Running An Ultra-triathlon In Patagonia’s Wilderness
When The Tempest Two took on the elemental force of Patagonia they were left exhausted and hallucinating – but it did teach them their best lesson yet in defeating the negative power of ‘can’t’
Patagonia is a brutally beautiful land where sky runs into mountain and hammers into sea. The elements here are raw and not to be trifled with. When Tom Caulfield and James Whittle, AKA The Tempest Two, were looking for a world-first adventure to follow up their 2015 Atlantic row, they realised that Patagonia would offer one of the world’s most challenging settings for an ultra-triathlon of bike, run and stand up paddleboard (SUP).
Project Patagonia was made up of a 1,600km cycle from north to south, followed by a 65km trail-run circuit on the toughest hiking circuit in the region, and finishing with a 100km SUP between two glacial lakes. The pair planned it all on Google Maps and were soon left wondering if they’d bitten off more than they could chew, in what became the toughest three weeks of their lives...
The word ‘can’t’ is a plague on ideas and innovation that shuts the door on any progress
Q: What was the most rewarding moment?
A: ‘We were totally unsupported throughout and only used Google Maps to plan the entire journey, not really knowing if our route was safe, or even possible. So to finally reach the finish line and complete the trilogy was rewarding beyond belief, but to see how we reacted to the constant setbacks was incredibly rewarding.’
Q: What lesson about mindset did you take away from it?
A: ‘Our greatest mindset lesson from Patagonia was that these enormous distances and daunting challenges are just a series of small, achievable steps. If you have a 60 mile run through the mountains, don’t focus on the finish line, focus on the next step. The same can be applied in everyday life where goals often seem unattainable. Break it down – it always starts with just one step.’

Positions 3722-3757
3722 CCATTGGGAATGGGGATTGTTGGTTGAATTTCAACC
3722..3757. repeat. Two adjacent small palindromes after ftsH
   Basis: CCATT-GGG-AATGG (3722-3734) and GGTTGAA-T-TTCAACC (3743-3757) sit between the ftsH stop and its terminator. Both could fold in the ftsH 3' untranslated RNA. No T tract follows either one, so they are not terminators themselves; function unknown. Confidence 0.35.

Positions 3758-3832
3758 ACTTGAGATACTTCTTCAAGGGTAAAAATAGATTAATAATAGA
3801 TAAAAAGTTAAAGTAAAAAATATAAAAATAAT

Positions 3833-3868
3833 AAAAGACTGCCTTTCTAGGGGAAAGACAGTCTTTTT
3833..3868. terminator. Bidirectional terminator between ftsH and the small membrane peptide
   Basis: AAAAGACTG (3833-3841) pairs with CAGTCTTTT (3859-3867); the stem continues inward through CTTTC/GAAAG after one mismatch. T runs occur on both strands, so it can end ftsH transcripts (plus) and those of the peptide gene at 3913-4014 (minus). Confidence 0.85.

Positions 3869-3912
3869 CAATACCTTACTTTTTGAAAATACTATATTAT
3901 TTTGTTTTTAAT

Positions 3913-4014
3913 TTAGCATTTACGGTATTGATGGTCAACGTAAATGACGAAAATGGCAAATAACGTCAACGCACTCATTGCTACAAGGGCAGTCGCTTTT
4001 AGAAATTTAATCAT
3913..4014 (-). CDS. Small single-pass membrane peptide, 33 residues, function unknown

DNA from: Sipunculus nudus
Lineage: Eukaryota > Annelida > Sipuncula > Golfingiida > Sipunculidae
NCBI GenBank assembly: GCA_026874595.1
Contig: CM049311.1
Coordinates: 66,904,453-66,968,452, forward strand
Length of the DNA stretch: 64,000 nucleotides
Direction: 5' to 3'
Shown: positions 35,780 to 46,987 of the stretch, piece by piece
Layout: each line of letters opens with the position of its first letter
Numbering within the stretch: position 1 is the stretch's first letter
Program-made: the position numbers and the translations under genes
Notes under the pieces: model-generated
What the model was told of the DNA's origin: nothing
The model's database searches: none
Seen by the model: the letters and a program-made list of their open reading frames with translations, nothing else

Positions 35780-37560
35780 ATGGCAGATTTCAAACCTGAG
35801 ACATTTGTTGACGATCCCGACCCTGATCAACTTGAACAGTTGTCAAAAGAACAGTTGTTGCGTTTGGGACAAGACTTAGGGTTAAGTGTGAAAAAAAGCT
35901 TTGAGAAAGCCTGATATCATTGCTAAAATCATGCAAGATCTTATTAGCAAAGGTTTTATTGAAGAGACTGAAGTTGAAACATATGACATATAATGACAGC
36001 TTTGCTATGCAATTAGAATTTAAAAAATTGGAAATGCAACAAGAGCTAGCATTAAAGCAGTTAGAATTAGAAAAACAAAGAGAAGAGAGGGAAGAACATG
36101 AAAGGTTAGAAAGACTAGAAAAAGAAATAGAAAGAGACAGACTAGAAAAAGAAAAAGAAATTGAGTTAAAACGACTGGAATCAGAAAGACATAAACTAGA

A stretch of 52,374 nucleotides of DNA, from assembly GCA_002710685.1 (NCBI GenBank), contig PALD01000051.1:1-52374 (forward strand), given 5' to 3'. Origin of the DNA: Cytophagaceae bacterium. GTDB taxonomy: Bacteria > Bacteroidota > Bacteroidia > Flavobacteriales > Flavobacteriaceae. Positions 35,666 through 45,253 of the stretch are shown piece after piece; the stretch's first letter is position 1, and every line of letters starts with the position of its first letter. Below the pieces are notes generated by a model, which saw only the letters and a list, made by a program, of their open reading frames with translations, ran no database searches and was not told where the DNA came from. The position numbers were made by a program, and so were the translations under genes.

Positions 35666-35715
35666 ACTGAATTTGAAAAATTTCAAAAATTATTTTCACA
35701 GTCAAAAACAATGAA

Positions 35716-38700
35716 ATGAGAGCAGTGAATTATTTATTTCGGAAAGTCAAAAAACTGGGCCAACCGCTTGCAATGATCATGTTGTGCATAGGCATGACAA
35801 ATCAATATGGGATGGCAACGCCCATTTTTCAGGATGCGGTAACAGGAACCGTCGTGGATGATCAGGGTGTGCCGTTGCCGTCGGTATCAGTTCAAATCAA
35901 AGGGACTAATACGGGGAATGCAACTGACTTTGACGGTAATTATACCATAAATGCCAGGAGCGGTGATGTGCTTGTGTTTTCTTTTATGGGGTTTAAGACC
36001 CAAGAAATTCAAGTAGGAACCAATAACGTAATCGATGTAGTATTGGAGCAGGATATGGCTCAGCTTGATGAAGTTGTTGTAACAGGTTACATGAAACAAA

Q: How do you go about training for these challenges?
A: ‘We regularly take on our challenges with short lead times, meaning that the training is crucial to the success of the journey. We apply the principles of deliberate practice, breaking down training into specific blocks and measuring our progress regularly.’
Q: How do you get inspired to pick the next adventure?
A: ‘Our adventures are born in the pub. Everyone has had a great idea in the pub, and that idea often dwindles away with the hangover. We chat about what we personally want to achieve, and the greater reason for doing so. We purposely share our ideas, as an external obligation, motivating us to go out there and make it happen.’
Q: How do you go about removing the ‘C’ word?
A: ‘As simple as it sounds, removing the real four letter C-Word is an incredibly challenging thing to do in life. It’s a slow process that starts with pushing yourself outside of your comfort zone just one time, and realising the effects.’
‘“Can't” is a plague on ideas and innovation that shuts the door on any progress before things even take off. Acknowledging the consequences that come with “can’t” is the first step to opening your eyes to new opportunities and exploring options you may not have thought possible before.’
Q: How important is your partnership to the goals you set yourselves?
A: ‘The partnership is huge, we rely on each other massively to pull through tough times. Not just in the adventure, but in all the planning and training that proceeds it. The competitive spirit we share, mixed with a combined determination to succeed, makes the long journey possible.’
Q: What are your three top pieces of advice for someone looking for, and then embarking on, an adventure challenge?
A:‘Do the challenge that YOU want to do. Not because it will look cool, or someone told you to do it. We pick expeditions based on places and journeys that have been eating away at us for a while, they become an itch that needs to be scratched. This means that when it gets tough and brutal, as it so often does, the core purpose remains solid and true.’
‘If you are planning on doing this with a friend, or a group, then make sure those people share the same intentions, and have a good sense of humour. The enjoyment of a trip will be made by the people you share it with, and when times get tough, those relationships get tested.’
‘Be prepared for it not to go to plan. The sooner you can get to grips with the plan changing the better. There are some things outside of your control that can have a massive impact on your mindset. Don’t let these challenges wobble you – the obstacle is the way.’
For more on The Tempest Two including their motivational speaking visit thetempesttwo.com